Stillwater avoids blackout, but things could change

Feb. 16—Utility customers in the central US have been asked to conserve electricity and natural gas for the next few days to relieve stress on the system that delivers power across the region as record low temperatures linger. If demand exceeds supply, utilities could find themselves having to institute rolling, temporary blackouts to balance the power pool.

Some already have.

Stillwater came within minutes of implementing one of those planned blackouts Monday afternoon.

The City of Stillwater had already announced it would be cutting power to about 4,300 meters for 30-45 minutes, beginning at 1:20 p.m. But at the last minute, its wholesale power supplier Grand River Dam Authority told Stillwater Electric it could stand down.

City Manager Norman McNickle said he didn't know exactly how much Stillwater's customers had reduced demand and he emphasized that circumstances could change quickly.

Some communities got only 20 minutes of notice. It's possible the City of Stillwater won't have time to give residents notice if it gets another order to power down to save energy, he said.

People should be prepared for the next few days.

The Southwest Power Pool, an organization that manages the electric grid and wholesale power market for a 17-state region extending from the Canadian border to Texas, has been asking utility customers to limit their usage to ensure there is enough to meet the needs of users across the grid.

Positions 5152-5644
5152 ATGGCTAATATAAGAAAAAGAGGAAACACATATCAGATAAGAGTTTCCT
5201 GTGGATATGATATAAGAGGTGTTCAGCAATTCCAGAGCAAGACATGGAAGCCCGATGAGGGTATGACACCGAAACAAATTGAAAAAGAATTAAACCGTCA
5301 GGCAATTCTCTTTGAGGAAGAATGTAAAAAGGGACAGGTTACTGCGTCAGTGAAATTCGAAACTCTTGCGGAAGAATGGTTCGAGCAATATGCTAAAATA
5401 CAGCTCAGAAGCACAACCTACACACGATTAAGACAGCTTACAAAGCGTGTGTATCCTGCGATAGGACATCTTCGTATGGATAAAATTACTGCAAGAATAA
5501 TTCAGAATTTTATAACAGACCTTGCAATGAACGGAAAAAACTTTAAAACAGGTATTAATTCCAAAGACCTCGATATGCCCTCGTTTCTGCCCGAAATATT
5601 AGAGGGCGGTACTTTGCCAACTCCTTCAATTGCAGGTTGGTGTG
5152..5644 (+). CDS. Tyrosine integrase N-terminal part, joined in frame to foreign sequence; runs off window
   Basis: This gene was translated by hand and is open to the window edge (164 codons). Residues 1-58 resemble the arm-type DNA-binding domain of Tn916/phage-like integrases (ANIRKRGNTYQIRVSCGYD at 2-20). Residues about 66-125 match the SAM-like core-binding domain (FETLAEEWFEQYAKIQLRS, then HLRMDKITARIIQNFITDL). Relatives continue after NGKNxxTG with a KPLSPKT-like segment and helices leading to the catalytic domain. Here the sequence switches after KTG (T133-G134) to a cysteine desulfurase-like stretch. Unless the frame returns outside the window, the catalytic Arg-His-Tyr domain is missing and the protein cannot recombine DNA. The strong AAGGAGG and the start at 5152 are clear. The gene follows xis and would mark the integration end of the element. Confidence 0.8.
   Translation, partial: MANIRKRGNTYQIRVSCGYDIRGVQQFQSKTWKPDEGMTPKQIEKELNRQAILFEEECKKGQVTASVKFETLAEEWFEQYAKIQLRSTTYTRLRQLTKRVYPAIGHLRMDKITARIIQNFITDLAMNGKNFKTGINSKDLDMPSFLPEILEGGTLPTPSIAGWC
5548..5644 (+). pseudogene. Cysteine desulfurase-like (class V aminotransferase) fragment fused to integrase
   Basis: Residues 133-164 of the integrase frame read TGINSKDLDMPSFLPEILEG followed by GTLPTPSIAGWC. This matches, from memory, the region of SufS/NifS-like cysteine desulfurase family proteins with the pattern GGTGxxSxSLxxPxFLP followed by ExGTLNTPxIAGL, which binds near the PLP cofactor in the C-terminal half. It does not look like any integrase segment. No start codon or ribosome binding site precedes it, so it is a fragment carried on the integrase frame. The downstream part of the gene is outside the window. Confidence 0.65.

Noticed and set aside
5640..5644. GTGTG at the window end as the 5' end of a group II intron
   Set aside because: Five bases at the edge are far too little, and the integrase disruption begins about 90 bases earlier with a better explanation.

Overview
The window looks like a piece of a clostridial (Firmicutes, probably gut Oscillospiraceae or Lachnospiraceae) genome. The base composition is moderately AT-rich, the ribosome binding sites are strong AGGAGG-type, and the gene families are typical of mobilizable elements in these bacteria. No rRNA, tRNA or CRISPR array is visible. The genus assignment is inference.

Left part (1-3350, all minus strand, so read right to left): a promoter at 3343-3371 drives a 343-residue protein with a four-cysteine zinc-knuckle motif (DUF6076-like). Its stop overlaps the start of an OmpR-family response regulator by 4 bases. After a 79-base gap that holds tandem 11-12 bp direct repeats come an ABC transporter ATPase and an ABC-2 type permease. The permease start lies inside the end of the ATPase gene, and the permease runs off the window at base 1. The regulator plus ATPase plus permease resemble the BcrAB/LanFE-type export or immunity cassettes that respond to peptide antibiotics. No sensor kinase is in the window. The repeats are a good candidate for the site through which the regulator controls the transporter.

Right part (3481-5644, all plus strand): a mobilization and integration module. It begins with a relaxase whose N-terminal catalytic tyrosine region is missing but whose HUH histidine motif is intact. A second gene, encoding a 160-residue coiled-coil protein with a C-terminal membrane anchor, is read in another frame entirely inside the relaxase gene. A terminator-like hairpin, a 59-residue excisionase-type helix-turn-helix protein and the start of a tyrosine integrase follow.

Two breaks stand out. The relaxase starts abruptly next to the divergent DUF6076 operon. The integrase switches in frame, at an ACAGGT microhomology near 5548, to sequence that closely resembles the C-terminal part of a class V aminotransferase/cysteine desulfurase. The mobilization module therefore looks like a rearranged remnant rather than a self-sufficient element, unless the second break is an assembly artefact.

Power suppliers like Grand River Dam Authority, which supplies the City of Stillwater with wholesale power, and Oklahoma Gas and Electric, which supplies wholesale power to some surrounding communities, are included in that request.

During a press conference Monday afternoon, Southwest Power Pool Executive Vice-president and Officer Mike Ross cited conservation measures and some early short-term blackouts as the reason it could reduce its alert level.

Usage on Monday morning reached a winter peak, although it was a bit lower than projected. Tuesday morning could be an even higher peak, Ross said.

A powerful arctic cold front settled over the SPP service area last week, increasing demand for electricity while squeezing natural gas supply as producers struggle to deliver enough to heat homes and run gas-powered electric power plants.

Ross called it "an 85-year event."

Oklahoma Corporation Commission Director of Public Utilities Brandy Wreath called the situation "almost an un-modelable event" and a "perfect storm" of demand and inability to deliver natural gas.

The harsh winter weather is impacting natural gas production — which had been capped at 50% of well capacity since last summer to keep prices up — two different ways: by freezing water that blocks lines at the well sites and by causing processing plants to shut down, Wreath explained during a news conference with Gov. Kevin Stitt.

The Oklahoma Corporation Commission took action Monday to create more natural gas supply by allowing a small number of wells to work at their full capacity, Wreath said.

Stitt issued an emergency declaration Friday for all 77 counties in Oklahoma due to the weather. The governor said he is requesting President Joe Biden provide federal assistance, including individual assistance to help people with higher utility bills.

The City of Stillwater asks it utility customers to continue conserving energy by taking the following steps:


Turn down thermostats to 68 degrees


Close shades and blinds to reduce the amount of heat lost through windows


Turn off and unplug non-essential lights and appliances


Avoid using large appliances (ovens, washing machines, etc.)


Businesses should minimize the use of electric lighting and electricity-consuming equipment as much as possible


Large consumers of electricity should consider shutting down or reducing non-essential production processes

Residents should follow the City of Stillwater on Facebook and Twitter for updates and can find more information at

Twitter: @mcharlesNP